CROYDON COMMENTARY: Brick by Brick spends thousands on specialist reports to support its planning applications – if only the claims made in one set of documents they submit did not contradict the solemn statements made elsewhere. GEOFF JAMES has done some digging
One of Brick by Brick’s latest planning applications is to build on the site of Kempsfield House. The application is to demolish a vacant children’s home in Reedham Park Avenue (which is actually in Kenley ward) and build a block of 13 flats that are joined on to a terrace of six houses.
It is a scheme typical of these developers that seeks to insert an over-large building that is completely out of character for the area. This is the wrong sort of over-intensification development that is the trademark of the council-owned developer Brick by Brick.
The application proposes a four-storey block of flats close to an adjacent house to the north of the site, as is shown in the drawing (below right). The planning application indicates this separation distance variously as 15.6metres and 16.5metres.
This distance is very important.
The council’s own Local Plan requires separation to be at least 18metres. This is to avoid visual intrusion and loss of privacy between properties.
Sitting between the proposed block of flats and the adjoining house is a large row of mature trees. The dotted lines on the drawing above indicate the outline of the trees’ canopies.
These trees sit just within the adjoining plot, but the crowns extend into the site where Brick by Brick want to build. They also extend for the full width of the proposed building and the treetops will be higher than the four-storey building.
Brick by Brick will need to trim the crowns of the trees to make room for their building. In a short time, the thick foliage will grow back to sit just centimetres from all the windows on the upper storeys of Brick by Brick’s new flats.
Perhaps to try to get away with being less than the 18metre distance required by the council’s Local Plan, Brick by Brick’s application claims that there will be no overlooking into the adjacent property because the tree foliage forms “a very significant level of shielding”.
They even manage to provide a helpful sketch to show the planners and planning committee members how well this screening will work.
And they are probably correct, because any resident looking out from the flats will struggle to see the adjacent property as they will need to look through at least five metres of thick, verdant foliage.
But these beech and hawthorns are no ordinary trees, if Brick by Brick’s planning application is anything to go by. These are magical “now you see them, now you don’t” trees according to the architects and designers at Brick by Brick who submitted this application.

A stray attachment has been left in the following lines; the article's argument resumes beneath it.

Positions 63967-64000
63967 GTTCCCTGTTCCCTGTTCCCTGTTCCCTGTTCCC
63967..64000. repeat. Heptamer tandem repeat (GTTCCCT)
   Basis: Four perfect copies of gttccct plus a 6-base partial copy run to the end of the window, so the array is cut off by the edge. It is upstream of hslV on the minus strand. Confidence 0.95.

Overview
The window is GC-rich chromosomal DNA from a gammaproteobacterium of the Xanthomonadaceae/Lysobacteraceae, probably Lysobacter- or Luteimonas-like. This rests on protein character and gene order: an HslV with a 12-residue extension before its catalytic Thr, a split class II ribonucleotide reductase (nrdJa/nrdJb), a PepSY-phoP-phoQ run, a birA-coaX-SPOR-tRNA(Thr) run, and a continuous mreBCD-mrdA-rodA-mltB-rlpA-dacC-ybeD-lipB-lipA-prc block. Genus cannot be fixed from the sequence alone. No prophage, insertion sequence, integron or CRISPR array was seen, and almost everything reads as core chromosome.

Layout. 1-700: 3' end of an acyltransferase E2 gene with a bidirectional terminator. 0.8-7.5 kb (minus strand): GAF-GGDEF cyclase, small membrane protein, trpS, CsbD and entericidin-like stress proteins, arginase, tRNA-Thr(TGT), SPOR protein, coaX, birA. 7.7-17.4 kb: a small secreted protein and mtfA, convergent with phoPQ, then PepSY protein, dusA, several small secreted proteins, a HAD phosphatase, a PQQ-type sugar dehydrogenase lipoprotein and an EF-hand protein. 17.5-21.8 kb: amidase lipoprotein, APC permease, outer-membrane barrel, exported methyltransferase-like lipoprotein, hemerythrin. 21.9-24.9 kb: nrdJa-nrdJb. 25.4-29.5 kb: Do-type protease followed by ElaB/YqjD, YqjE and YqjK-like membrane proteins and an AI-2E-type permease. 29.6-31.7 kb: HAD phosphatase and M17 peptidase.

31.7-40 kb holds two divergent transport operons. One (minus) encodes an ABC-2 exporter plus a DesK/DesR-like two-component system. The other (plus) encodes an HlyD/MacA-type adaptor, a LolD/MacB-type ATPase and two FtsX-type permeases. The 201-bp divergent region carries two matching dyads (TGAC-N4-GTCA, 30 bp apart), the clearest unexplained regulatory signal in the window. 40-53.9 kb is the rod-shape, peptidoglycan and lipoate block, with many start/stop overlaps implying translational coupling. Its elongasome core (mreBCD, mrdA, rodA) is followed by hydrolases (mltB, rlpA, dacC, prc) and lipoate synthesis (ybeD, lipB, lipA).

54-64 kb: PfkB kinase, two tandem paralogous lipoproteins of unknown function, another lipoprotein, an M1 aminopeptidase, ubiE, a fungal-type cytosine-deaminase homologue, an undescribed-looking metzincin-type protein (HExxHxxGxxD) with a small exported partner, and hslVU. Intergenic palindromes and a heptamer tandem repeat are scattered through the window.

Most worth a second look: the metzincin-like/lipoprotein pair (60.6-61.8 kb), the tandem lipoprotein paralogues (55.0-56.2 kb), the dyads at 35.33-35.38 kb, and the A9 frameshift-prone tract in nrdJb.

In the Brick by Brick plans, there will be habitable rooms facing toward the trees that are only centimetres from their windows.
So, what level of daylight will be available for the 10 rooms that face the trees?
Brick by Brick has helpfully included a Daylight and Sunlight Assessment with their application. You can read the report for yourself here.
This document is a major piece of expert analysis and will have cost Brick by Brick a great deal of money. It calculates the expected level of daylight in every room. It is 100 pages of detailed light modelling analysis and results, along with numerous computer-generated 3D images of all the related buildings and windows. The report proceeds logically and comprehensively toward the conclusion, “we consider that the future occupants will have ‘adequate’ levels of daylight”.
So, although the plans as submitted allow for a row of trees that place thick dense crowns that almost touch the building’s windows and so provide “a very effective shield” from neighbouring properties, in the very same planning application these magic trees are also able to let 100 per cent of daylight through to the windows of the proposed block of flats.
Before rushing to alert government scientists of this remarkable discovery, a closer check of the 100-page Daylight and Sunlight Assessment finds that there is not a single mention of the trees that will clearly block the natural light to all the north-facing windows.
Indeed, close scrutiny of those expensively drafted 3D images shows that there are absolutely no trees. Somehow, they have been vanished out of existence.
The entire “expert” analysis assumes the trees do not exist.
So while the trees simultaneously exist to provide screening, they do not exist when the Brick by Brick block of flats requires to let all light through.
It is either that, or we need to accept that even the most expensively commissioned 100-page reports prepared for Brick by Brick are not worth the paper they are written on.
Geoff James is a Kenley resident
- Previous Croydon Commentaries from Geoff James: Is Wontford Road Green the worst BxB housing scheme yet?
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